Can America Be Fixed?
08/01/2013 5 comentarios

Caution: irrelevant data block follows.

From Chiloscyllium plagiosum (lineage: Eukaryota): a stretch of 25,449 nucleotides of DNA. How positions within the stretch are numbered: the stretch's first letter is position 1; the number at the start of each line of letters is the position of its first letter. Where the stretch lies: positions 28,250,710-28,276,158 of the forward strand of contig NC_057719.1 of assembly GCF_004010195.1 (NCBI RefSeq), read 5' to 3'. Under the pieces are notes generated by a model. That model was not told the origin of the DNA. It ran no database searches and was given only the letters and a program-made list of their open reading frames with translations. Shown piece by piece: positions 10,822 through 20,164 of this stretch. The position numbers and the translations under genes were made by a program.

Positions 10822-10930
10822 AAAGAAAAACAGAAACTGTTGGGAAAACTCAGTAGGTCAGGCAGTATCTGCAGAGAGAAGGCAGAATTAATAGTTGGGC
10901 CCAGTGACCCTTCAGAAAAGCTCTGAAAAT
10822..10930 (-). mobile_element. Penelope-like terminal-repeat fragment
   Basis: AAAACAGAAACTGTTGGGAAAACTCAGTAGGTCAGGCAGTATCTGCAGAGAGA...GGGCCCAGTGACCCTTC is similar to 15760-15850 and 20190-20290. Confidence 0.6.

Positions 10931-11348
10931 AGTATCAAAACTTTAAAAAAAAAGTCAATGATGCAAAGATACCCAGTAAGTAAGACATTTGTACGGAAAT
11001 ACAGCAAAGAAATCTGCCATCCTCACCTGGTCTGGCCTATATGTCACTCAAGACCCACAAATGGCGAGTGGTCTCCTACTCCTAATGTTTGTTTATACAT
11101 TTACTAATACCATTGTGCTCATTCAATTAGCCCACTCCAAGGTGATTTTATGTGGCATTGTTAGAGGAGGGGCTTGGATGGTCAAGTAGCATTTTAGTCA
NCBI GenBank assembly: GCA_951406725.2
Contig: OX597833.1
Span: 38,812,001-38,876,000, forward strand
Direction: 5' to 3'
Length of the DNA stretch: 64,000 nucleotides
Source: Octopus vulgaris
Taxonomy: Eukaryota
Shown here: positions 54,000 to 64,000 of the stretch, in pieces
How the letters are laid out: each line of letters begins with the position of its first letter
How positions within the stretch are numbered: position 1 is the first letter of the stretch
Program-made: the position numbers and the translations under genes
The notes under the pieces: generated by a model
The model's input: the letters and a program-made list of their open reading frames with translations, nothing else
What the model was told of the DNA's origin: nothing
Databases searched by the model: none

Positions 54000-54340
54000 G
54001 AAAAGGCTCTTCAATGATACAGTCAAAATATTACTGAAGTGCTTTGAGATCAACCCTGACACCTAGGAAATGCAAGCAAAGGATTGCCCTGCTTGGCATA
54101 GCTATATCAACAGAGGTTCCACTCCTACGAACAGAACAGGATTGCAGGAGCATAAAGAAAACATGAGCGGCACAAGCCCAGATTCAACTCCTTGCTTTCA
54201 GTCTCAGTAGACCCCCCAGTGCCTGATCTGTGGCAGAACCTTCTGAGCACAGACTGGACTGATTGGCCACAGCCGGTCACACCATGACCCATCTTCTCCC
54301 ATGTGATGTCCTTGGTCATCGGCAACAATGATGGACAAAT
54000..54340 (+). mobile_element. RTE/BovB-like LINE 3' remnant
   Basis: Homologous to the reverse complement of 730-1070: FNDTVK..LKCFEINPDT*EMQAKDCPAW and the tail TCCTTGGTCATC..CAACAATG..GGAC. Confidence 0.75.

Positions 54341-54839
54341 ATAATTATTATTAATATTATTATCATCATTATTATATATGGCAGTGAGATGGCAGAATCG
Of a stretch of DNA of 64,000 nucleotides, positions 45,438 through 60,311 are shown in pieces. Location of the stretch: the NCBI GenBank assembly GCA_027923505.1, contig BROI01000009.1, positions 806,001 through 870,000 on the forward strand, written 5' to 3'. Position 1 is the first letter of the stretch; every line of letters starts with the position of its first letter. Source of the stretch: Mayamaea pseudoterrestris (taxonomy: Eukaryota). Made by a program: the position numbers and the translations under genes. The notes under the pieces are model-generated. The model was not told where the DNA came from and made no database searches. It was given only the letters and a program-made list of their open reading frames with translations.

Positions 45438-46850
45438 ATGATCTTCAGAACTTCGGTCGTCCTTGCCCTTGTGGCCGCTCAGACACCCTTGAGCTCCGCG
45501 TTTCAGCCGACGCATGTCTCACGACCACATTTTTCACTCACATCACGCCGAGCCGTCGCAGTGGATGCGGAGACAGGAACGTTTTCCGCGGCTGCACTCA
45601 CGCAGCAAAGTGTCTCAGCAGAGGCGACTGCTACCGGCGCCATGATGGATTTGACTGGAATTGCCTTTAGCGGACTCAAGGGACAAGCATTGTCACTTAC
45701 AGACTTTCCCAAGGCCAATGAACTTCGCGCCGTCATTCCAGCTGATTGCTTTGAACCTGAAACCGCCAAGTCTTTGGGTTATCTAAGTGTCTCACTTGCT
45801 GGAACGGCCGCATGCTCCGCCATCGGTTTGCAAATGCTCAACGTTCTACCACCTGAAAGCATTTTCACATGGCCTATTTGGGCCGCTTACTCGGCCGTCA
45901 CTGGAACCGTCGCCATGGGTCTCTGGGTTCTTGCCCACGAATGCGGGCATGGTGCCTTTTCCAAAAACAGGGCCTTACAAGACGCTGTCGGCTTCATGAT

(…..) Political scientist Samuel Huntington, the author of the section on United States in the Trilateral Commission’s 1975 report, used to say that it was important for a country to worry about decline, because only then would it make the changes necessary to belie the gloomy predictions. If not for fear of Sputnik, the United States would never have galvanized its scientific establishment, funded NASA, and raced to the moon. Perhaps a sort of response to today’s challenges is just around the corner, perhaps Washington will be able to summon the will to pass major, far-reaching policy initiatives over the next few years, putting United States back on clear path to a vibrant, solvent future. But hope is not a plan, it has to be said that at this point, such an outcome seems unlikely. The absence of such moves will hardly spell country’s doom. Liberal democratic capitalism is clearly the only system that has the flexibility and legitimacy to endure in the modern world. If any regimes collapse in the decades ahead, they will be command systems, such as the one in China (although this is unlikely). But it is hard to see how the derailing of China’s rise, were it to happen, would solve any of the problems the United States faces, and in fact, it might make them worse, if it meant global economy would grow at a slower pace than anticipated. The danger for the Western democracies is not death but sclerosis. Daunting challenges they face, budgetary pressures, the political paralysis, a demographic stress, point to slow growth rather than collapse. Muddling through the crisis will mean that these countries stay rich but slowly and steadily drift to the margins of the world. Quarrels over how to divide a smaller pie may spark some political conflict and turmoil but will produce mostly resignation to a less energetic, interesting, productive future. There once was an advanced industrial democracy that could not reform. It went from dominating the world economy to growing for two decades at the anemic average rate of just 0.8%. Many members of its aging, well-educated population continued to live pleasant lives, but they left increasingly barren legacy for future generations. Its debt burden is staggering, and its per capita income has dropped to 24th in the world and is falling. If the Americans and the Europeans fail to get their acts together, their future will be easy to see. All they have to do is look at Japan.